Fire Effects Guide (PMS 481) - Wildland and Forest Fire Behavior, Characteristics, Fuels, Air Quality, Soils, Water, Plants, Wildlife, Habitat, Cultural Resources, Grazing Management
The chapters of this Guide discuss different elements that relate to our management of fire effects and specific responses of different ecosystem components to fire. More
The Federal government manages a variety of ecosystems across the United States, including deserts, grasslands, tundra, shrublands, forestlands, estuaries, and riparian zones. These ecosystems range from arid to humid, warm to cold, and sea level to over 10,000 feet elevation. Fires naturally occur in almost all of these ecosystems, with fire characteristics determined by climate, vegetation, and terrain. The purposes of this Guide are to summarize available information on fire effects principles and processes, provide references for additional information, and provide guidelines for the collection, analysis, and evaluation of wild and prescribed fire effects data. Basic mechanisms of fire effects are described so that the reader will be able to understand and interpret fire effects literature, and evaluate observed results that conflict with those presented in published reports. The goal is to improve fire management by improving our ability to manage fire effects. The Guide was written as an aid for resource managers and fire managers. It can be used for managing and evaluating wildfires; developing and implementing emergency fire rehabilitation plans; planning, monitoring, and evaluating prescribed fires; developing activity plans such as timber management plans, allotment management plans, and threatened and endangered species recovery plans; and providing fire management input for land use plans.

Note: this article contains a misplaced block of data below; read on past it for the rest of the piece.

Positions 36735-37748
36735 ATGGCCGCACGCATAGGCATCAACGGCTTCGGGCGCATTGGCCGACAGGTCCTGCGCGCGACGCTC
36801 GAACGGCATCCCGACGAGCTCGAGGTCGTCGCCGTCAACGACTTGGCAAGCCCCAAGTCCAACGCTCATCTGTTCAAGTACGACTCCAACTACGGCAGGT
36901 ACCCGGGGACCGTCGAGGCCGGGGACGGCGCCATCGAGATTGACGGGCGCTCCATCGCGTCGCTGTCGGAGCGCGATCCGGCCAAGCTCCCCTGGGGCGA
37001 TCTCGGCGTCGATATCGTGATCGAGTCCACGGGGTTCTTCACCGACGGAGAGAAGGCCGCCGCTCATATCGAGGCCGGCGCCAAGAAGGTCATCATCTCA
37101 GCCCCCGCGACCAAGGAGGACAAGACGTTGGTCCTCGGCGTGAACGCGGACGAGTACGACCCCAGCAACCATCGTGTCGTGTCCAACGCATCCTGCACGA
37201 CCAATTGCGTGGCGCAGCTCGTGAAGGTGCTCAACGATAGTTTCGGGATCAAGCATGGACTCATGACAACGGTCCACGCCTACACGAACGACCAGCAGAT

The chapters of this Guide discuss different elements that relate to our management of fire effects and specific responses of different ecosystem components to fire. This Handbook recognizes that separate discussions of fire effects on fuels, soils, watershed, plants, and wildlife are artificial, because fire effects are an integration of the responses of all of these components to fire. Despite the fact that fire effects occur holistically, ecosystem components are discussed individually as a means of organizing the information. Chapters describe basic principles and processes that regulate fire effects, including fire behavior and characteristics, fuels, air quality, soils and watershed, plants, wildlife, and cultural values. Considerations for management of fire effects on these resources, and a discussion of appropriate techniques for monitoring fire effects, are contained in each of these chapters. Monitoring is included in this Handbook because techniques that accurately describe long-term trends in plant community condition, for example, are not adequate to detect significant and sudden changes caused by burning. Because an understanding of prefire and postfire grazing management, data analysis, and documentation and evaluation procedures is critical to sound management and monitoring of fire effects, chapters on each of these topics are also included. Resource management is goal oriented. The first chapter in this Guide is a discussion of goals and objectives and how they fit into planning for the use and management of fire.
Preface * Chapter 1: Development of Objectives * Chapter 2: Fire Behavior and Characteristics * Chapter 3: Fuels * Chapter 4: Air Quality * Chapter 5: Soils, Water, and Watersheds * Chapter 6: Plants * Chapter 7: Terrestrial Wildlife and Habitat * Chapter 8: Cultural Resources * Chapter 9: Prefire and Postfire Grazing Management * Chapter 10: Evaluation * Chapter 11: Data Management * Chapter 12: Computer Software